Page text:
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Antisemitic Boycotts

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Antisemitic Boycotts

Antisemitic boycotts are organized boycotts directed against Jewish people to exclude them economic, political or cultural life.[1]

History

The Age of Enlightenment brought with it notions of legal equality in Europe that led to Jewish citizens being granted equal rights, first in France, following the French Revolution and then over the course of the Nineteenth Century, across Western Europe. This process was opposed by antisemites, often led by extremist Christian religious groups and movements, who regarded Jewish people as morally inferior or were threatened by their supposed acumen. There were a variety of movements calling for boycotts of Jews and discrimination based round universities (often in the form of Jewish educational quotas and Numerus clausus) was particularly prevalent. In almost every country in Europe, boycotts ultimately led to the revocation of civil rights, murder and systematic extermination.

In Hungary, agitation for boycotts began in 1875 when Jews received equal rights.[2] From the 1880s there were calls in some of the Catholic press for Jews to be boycotted.[3] The government passed laws limiting Jewish economic activity from 1938 onwards.[4]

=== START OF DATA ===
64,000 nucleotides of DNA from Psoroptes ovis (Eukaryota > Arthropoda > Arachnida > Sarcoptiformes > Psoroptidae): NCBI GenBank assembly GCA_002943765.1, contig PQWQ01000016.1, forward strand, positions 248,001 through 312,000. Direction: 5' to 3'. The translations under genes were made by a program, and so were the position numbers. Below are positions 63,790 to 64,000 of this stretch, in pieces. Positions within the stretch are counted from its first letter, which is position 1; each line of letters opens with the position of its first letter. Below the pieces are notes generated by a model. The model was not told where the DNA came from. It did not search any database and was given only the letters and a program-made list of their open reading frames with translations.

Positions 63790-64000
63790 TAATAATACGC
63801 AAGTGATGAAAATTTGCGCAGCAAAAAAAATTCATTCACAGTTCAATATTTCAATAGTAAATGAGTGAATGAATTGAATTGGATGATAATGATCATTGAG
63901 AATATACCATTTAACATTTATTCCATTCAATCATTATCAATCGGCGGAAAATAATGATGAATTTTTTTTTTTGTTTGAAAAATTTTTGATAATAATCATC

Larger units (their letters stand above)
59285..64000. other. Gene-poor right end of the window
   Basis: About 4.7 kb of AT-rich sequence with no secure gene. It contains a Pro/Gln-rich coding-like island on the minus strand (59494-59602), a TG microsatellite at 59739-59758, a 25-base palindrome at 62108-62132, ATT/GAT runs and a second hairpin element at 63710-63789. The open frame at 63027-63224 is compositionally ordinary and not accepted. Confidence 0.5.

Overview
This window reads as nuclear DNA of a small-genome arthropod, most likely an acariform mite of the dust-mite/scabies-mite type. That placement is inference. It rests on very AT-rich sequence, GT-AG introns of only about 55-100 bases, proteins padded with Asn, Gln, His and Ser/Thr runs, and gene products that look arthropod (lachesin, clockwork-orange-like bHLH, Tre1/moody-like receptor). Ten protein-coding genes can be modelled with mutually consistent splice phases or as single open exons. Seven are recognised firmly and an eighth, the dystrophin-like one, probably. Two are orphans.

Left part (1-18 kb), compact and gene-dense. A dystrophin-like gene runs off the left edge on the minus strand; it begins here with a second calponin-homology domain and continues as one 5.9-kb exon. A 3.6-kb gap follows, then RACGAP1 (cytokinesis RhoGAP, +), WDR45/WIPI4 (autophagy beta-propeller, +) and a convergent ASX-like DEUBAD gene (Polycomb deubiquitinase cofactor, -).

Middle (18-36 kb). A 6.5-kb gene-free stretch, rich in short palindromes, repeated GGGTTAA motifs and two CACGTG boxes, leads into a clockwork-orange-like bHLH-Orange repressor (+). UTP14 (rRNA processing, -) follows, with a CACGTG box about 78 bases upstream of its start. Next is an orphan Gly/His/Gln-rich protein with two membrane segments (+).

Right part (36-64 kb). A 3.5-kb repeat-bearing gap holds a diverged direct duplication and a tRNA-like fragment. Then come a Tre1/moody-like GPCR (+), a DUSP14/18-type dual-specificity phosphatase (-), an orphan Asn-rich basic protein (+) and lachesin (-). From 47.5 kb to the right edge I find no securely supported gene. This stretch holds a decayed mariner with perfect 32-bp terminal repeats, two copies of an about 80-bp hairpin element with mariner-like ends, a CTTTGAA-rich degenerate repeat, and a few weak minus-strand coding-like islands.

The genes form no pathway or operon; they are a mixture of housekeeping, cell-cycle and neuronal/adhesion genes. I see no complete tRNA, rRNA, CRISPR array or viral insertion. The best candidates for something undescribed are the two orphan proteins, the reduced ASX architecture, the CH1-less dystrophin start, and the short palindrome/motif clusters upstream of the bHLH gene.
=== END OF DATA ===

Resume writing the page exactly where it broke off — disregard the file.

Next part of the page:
In Romania the constitution was amended in 1866 to exclude non-Christians from acquiring citizenship.[5] In 1893, Jews were excluded from the use of publicly funded primary schools in 1898 this was extended to Secondary Schools and Universities. Until 1904 Jewish testimony could not be used as evidence against a Christian. Romanian Jews were granted citizenship in 1923, however in 1937 Jews were removed from professional organizations and steps begun to remove them from citizenship. By 1940 Jews were non-citizens and inter-marriage was banned.

The head of the Catholic Church, [7] The government stopped hiring Jews and promoted a boycott of Jewish businesses from 1935.[8] Kosher slaughter was banned in Poland in 1936, in Germany in 1930[9] (or 1933[22]), following the similar legislation enacted in many other European countries.

In Russia the government sought to compel Jews to leave the country or to convert. After a series of anti-Jewish pogroms in the Russian Empire following the assassination of Tsar Alexander II, towards that end in 1880 they were forbidden from purchasing land or taking mortgages (see the May Laws). Quotas limited Jewish access to educational institutions and from 1892 they were banned from participation in local elections and could constitute no more than 10% of company shareholders.[10]

Nazi SA paramilitaries outside Israel's Department Store in Berlin, holding signs saying: "Germans! Defend yourselves! Don't buy from Jews"

In 19th century Austria, [11]

The USSR, in addition to boycotting Israel, Rabbinical training and the teaching of Hebrew were banned. No Yiddish books were printed after 1948. Most synagogues were seized by the state and in many cases, there was a denial that the Nazis had targeted Jews. Publication of Hebrew Bibles was banned.[12] In the 1950s Krukhshev established quotas for Jews in Soviet Universities and the civil service.[13] although these were frequently not publicized, quotas for Jews were reported until the fall of the USSR.

In Ireland, Father John Creagh in Limerick campaigned against the town's small Jewish community in 1904, leading to a boycott of Jewish businesses and the departure of the Jewish population from the town.[14]